International Telecommunication Union   ITU
 
 
Site Map Contact us Print Version
 Thursday, July 21, 2011

Disability and poverty are dynamic and intricately linked phenomena. In developed countries, a large body of empirical research shows that persons with disabilities experience inter alia comparatively lower educational attainment, lower employment and higher unemployment rates, worse living conditions, and higher poverty rates. In developing countries, the still limited body of empirical research points toward individuals with disability being often economically worse off in terms of employment and educational attainment, while at the household level, the evidence is mixed. Deriving any conclusions on the association between disability and poverty in developing countries from this literature is problematic, given the lack of comparability of the disability measures, economic indicators, and methods in these studies.

This study aims to contribute to the empirical research on social and economic conditions of people with disabilities in developing countries. Using comparable data and methods across countries, this study presents a snapshot of economic and poverty situation of working-age persons with disabilities and their households in 15 developing countries.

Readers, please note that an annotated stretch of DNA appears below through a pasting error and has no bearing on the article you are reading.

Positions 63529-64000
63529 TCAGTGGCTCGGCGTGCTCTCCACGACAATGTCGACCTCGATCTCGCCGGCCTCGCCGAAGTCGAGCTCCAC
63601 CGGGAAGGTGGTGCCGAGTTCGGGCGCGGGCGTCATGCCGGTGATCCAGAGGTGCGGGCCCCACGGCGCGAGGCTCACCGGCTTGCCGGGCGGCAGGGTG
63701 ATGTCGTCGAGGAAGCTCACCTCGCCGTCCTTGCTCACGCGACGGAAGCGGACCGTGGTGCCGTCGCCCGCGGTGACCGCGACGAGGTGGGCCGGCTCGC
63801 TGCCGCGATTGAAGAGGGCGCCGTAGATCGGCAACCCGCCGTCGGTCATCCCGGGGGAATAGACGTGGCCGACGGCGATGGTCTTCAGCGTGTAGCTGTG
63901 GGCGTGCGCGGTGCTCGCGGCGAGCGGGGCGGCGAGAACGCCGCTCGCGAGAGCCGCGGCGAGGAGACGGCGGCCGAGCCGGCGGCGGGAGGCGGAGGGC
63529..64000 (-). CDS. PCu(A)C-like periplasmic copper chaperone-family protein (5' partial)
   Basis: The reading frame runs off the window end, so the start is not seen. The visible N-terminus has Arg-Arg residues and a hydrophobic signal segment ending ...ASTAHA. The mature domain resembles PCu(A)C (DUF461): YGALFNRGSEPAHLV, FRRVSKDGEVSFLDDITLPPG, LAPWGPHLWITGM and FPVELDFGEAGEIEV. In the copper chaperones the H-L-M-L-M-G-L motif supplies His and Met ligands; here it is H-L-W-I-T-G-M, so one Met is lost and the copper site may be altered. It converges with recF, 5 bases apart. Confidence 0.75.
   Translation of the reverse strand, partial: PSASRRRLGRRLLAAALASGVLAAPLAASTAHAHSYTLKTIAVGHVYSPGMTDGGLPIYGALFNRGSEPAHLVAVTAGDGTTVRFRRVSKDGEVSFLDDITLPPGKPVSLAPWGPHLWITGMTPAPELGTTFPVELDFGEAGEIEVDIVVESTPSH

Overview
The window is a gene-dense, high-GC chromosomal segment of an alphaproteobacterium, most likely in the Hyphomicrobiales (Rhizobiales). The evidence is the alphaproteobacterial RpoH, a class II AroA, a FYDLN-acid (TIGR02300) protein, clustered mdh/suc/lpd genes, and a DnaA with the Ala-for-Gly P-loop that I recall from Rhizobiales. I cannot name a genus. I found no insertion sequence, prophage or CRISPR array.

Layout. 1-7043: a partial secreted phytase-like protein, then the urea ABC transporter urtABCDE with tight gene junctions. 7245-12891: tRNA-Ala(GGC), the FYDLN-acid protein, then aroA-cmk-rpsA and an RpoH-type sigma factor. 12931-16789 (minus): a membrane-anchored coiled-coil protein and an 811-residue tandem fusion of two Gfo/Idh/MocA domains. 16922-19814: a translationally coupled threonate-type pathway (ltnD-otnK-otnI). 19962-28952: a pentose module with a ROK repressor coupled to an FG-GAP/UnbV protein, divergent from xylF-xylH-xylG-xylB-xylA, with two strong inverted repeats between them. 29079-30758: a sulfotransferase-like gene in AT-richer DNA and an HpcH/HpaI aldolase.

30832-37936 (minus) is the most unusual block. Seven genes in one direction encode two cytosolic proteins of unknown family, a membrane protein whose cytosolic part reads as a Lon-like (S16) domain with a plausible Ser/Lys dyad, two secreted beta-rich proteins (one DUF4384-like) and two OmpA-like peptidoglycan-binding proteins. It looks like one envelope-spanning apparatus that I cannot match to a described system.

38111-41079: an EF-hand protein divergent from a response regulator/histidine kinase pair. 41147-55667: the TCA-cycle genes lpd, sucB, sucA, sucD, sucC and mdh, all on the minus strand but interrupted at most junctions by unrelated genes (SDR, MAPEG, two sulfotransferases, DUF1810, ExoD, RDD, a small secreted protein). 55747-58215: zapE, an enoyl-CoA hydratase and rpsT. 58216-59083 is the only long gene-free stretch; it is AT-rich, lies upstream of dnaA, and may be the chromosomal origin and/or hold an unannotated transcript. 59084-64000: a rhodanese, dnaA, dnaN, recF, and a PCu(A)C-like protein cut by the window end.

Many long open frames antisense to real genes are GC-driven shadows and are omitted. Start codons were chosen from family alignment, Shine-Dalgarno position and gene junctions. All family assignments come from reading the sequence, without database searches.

The study uses data from the World Health Survey (WHS) conducted by the World Health Organization (WHO) in 2002-2004 in 30 developed and 40 developing countries across the world. The countries for this study are: Burkina Faso, Ghana, Kenya, Malawi, Mauritius, Zambia, and Zimbabwe in Africa; Bangladesh, Lao People’s Democratic Republic (Lao PDR), Pakistan, and the Philippines in Asia; and Brazil, Dominican Republic, Mexico, and Paraguay in Latin America and the Caribbean. The selection of the countries was driven by the data quality.

(Source: World Bank)

Full Report